At the retail end of the chain one of the primary goals associated with technology adoption includes providing an objective, measurable target for the dye house to aim for. In a related trend, global suppliers of textile products are being asked to strengthen their color capabilities. This effort includes an emphasis on the adoption of color measurement technology as well as improvement of technical and procedural knowledge associated with the use of the technology. Ultimately the goal for both parties includes development of an environment in which the product developer has confidence in the color data being supplied by the mill or dye house.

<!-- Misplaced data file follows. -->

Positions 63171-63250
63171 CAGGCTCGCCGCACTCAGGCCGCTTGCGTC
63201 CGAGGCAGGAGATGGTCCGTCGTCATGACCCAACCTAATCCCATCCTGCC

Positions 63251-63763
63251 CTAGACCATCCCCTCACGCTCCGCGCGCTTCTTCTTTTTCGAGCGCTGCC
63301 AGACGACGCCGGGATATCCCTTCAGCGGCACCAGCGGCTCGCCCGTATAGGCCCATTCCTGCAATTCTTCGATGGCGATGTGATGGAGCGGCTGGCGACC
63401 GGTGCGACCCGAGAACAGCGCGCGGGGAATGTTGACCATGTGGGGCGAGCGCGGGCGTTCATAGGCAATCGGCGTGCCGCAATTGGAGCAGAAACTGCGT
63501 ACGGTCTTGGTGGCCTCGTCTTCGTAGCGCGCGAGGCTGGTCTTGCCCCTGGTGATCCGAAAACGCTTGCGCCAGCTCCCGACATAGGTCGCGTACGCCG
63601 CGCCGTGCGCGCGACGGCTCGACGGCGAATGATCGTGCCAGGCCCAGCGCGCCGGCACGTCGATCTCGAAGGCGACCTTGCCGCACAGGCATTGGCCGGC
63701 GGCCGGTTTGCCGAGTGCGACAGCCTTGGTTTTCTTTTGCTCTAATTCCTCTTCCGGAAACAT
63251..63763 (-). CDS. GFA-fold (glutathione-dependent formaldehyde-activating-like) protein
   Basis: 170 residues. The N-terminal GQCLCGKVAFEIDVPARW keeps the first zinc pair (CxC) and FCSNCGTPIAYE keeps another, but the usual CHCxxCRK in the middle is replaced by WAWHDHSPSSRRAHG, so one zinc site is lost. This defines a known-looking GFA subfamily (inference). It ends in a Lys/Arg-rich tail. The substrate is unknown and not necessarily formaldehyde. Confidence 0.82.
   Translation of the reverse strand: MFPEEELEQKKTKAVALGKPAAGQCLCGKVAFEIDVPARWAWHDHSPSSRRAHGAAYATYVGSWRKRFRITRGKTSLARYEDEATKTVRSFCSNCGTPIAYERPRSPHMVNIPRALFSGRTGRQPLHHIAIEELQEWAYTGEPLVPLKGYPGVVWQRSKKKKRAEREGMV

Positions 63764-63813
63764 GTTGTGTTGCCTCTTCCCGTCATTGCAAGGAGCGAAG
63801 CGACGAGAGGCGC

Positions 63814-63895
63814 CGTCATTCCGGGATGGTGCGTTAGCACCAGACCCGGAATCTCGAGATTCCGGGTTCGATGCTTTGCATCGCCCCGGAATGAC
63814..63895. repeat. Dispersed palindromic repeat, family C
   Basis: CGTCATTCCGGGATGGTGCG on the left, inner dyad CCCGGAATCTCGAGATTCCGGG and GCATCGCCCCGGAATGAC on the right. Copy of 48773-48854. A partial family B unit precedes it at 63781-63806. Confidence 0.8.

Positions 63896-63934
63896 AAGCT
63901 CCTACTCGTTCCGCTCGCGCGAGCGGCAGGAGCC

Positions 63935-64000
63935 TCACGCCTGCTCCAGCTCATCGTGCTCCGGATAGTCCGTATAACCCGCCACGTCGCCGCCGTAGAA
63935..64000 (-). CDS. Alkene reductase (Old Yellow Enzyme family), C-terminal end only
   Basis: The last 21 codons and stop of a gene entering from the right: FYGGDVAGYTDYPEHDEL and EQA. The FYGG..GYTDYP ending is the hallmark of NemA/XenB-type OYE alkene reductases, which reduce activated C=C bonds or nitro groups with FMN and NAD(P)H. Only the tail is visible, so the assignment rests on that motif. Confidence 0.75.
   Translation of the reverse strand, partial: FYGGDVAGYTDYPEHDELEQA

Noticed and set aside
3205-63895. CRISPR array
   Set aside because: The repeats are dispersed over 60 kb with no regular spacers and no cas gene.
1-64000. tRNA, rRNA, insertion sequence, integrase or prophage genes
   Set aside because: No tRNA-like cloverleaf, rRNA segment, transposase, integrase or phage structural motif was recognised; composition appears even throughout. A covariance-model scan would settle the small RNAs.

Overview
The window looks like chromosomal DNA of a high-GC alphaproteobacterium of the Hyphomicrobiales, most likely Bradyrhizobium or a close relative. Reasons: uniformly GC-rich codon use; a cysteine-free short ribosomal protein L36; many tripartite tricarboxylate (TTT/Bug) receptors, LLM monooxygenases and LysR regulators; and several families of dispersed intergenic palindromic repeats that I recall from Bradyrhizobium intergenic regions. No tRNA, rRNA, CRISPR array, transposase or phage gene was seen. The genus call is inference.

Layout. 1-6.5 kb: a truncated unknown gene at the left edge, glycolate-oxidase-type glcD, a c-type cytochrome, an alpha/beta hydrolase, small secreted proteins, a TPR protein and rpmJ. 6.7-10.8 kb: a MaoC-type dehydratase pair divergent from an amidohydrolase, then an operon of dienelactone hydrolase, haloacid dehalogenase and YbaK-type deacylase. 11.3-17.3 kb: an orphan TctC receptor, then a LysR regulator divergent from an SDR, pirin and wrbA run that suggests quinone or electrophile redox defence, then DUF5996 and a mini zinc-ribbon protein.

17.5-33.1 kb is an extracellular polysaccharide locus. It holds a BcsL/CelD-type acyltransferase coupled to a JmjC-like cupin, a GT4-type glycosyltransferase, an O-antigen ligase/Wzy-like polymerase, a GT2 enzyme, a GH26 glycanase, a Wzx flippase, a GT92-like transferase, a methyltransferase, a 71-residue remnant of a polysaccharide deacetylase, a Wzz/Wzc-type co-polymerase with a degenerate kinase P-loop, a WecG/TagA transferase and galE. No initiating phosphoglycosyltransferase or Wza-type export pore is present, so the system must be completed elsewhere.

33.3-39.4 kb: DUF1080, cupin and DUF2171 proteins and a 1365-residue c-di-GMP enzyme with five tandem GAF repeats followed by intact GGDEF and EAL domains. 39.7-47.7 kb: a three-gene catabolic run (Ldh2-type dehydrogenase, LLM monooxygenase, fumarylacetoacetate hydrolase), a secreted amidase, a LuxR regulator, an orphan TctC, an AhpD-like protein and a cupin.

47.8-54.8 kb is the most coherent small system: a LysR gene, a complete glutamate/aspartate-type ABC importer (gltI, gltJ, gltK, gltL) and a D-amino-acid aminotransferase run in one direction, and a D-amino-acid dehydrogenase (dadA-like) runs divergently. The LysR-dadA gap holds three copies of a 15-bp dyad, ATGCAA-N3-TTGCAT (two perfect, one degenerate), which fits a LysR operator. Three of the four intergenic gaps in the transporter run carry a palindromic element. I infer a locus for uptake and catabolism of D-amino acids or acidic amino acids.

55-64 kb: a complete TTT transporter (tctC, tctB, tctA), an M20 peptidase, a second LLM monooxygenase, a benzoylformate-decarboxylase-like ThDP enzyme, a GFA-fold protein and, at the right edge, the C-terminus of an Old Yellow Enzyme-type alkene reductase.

At the technology vendor level, companies are providing color measurement and communication systems and are also supporting adoption of these systems through training at both the brand/retailer and manufacturing levels. Companies including Datacolor and X-Rite offer comprehensive resources and services in this area. In addition, the technology vendor may assist with the development of a brand’s color procedures and/or serve as the point of reference or portal for communication of such procedures. Color procedures for areas such as sample conditioning, instrument settings and calibration, instrumental measurement technique, lighting conditions, color vision testing and visual color assessment methods are specified by the brand or retailer to ensure that color assessments are executed accurately and are repeatable as the sample or product moves through the development and manufacturing phases and toward the retail setting.